What was I thinking?


Partial view of the partially emptied “Wexford Shrine”

This is what I spent a fair bit of my day today working on – packing up the hutch we all refer to as The Wexford Shrine.   You can see why we call it that – and this is after I had already packed all of the luncheon plates, all of the water and tea tumblers, all of the mugs, all of the sherbet/champagne glasses, and all of the punch cups.  It’s about 1/3 empty at this point.


More of the interior of the Wexford Shrine.

I started collecting this stuff when I was about 15, while I was working at my first non-family paying job at a Sprouse-Reitz variety store.  This was in the late 70s, and I think that was when Wexford “crystal” was experiencing a bit of a renewal in the “fancy dishes” market.  Being just fifteen, and having very little good taste to my name, I looked at this stuff and thought – “wow, shiny!”  So I opened up a layaway account with my new employer, and started to put away a few pieces of Wexford every month, paying for it with automatic deductions from my 30 hour a week paycheck.  It didn’t take too long to accumulate a respectable (or, perhaps in this case, disreputable) amount of the stuff, all tucked away in a special trunk, between tea towels and kitchen goods and all the other things I felt I would need in the future to set up my own home.

Fast forward a few years, and Wexford once again fell out of favor.  I was married with little kids, and one of the things we liked to do on weekends when the weather was nice was go to the local Flea Market to browse around and see what cool things we could find.  One day, while looking through their 25-cent bin, I found a treasure trove – a bunch of Wexford sherbets and goblets!  For twenty-five cents each!  I kind of went nuts that day, bringing home about 20 more pieces for my collection (as you can see, my tastes hadn’t improved much at that point) and then every time we went for the next half dozen years or so, I’d manage to scrounge another couple or dozen pieces of the stuff out of that bargain bin.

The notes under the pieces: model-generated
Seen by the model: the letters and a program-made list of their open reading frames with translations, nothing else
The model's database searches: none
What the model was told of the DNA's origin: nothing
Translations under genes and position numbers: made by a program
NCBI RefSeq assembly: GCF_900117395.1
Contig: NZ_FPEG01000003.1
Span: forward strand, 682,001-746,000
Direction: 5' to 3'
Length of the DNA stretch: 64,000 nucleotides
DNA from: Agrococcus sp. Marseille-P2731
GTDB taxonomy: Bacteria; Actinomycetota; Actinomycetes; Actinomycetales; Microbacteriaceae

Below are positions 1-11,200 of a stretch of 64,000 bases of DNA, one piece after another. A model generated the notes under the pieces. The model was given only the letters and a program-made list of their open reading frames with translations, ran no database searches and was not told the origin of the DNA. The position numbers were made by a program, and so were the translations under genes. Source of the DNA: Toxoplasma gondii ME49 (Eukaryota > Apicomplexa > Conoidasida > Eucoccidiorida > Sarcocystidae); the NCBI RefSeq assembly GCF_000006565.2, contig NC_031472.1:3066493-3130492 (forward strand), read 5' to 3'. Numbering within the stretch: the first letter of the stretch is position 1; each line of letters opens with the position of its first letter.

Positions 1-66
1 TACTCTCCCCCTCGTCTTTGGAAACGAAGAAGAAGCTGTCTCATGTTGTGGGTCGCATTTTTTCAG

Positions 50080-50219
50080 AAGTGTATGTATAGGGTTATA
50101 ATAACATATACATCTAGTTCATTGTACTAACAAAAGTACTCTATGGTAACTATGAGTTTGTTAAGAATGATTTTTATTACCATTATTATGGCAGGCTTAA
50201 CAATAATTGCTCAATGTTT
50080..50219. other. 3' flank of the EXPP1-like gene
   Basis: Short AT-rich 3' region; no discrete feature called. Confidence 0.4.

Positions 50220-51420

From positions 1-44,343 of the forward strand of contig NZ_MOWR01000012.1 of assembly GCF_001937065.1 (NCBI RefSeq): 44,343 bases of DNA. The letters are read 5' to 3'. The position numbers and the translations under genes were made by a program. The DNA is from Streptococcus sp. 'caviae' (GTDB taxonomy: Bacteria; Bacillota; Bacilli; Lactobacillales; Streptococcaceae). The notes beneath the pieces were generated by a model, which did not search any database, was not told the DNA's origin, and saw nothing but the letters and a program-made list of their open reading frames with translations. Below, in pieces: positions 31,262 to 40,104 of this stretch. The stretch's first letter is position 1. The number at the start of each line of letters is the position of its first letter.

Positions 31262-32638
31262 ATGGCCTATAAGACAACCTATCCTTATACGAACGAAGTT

Fast forward another dozen years or more, and I had pretty much stopped collecting Wexford, as I had quite a nice set of the stuff by then, but then when we moved to our current home in Idaho, I began to wish I had more of the apothecary jars.  They actually looked pretty nice in the cabinets here, holding our teas and coffees and other things.  So I picked up a few more on eBay as I had a bit of spare change and as I found them available for reasonable prices.  We still used the dishes for holidays and such, mainly because they were “fancy” and the kids really got a kick out of them.  And, being that they weren’t really all that expensive to replace, I figured that if any were broken it wasn’t a tragedy.  At some point we bought a used, real wood dining set, and it came with a very, very large china hutch.  We’re talking over 6 feet across and about that tall.  My Wexford collection just barely fit into it – and only if you didn’t try to put the apothecary jar collection in there with all of the other pieces.  In fact, the Wexford was pretty much all we were able to fit into it, and this is how the Wexford Shrine was born.

So that’s the long story of why I’m going to spend the next few days individually wrapping and packing probably 200+ pieces of Wexford.  I thought about just selling it or leaving it here, but with all the family holiday meals served with it, and all the memories of my kids wanting to use the “fancy dishes” for their treats “just for special” – it’s hard to let go of the memories.  It’s also my only really fancy set of dishes, so although I now look at it more or less as a bunch of “Redneck Crystal” – I think it’s worth the effort to bring it with us to our new home.  Hopefully we’ll have more family get-togethers there and it’ll get taken out of the cabinet even more often than before.  And since we’re not planning to move again, hopefully this is the last time I have to trek the stuff to a new house.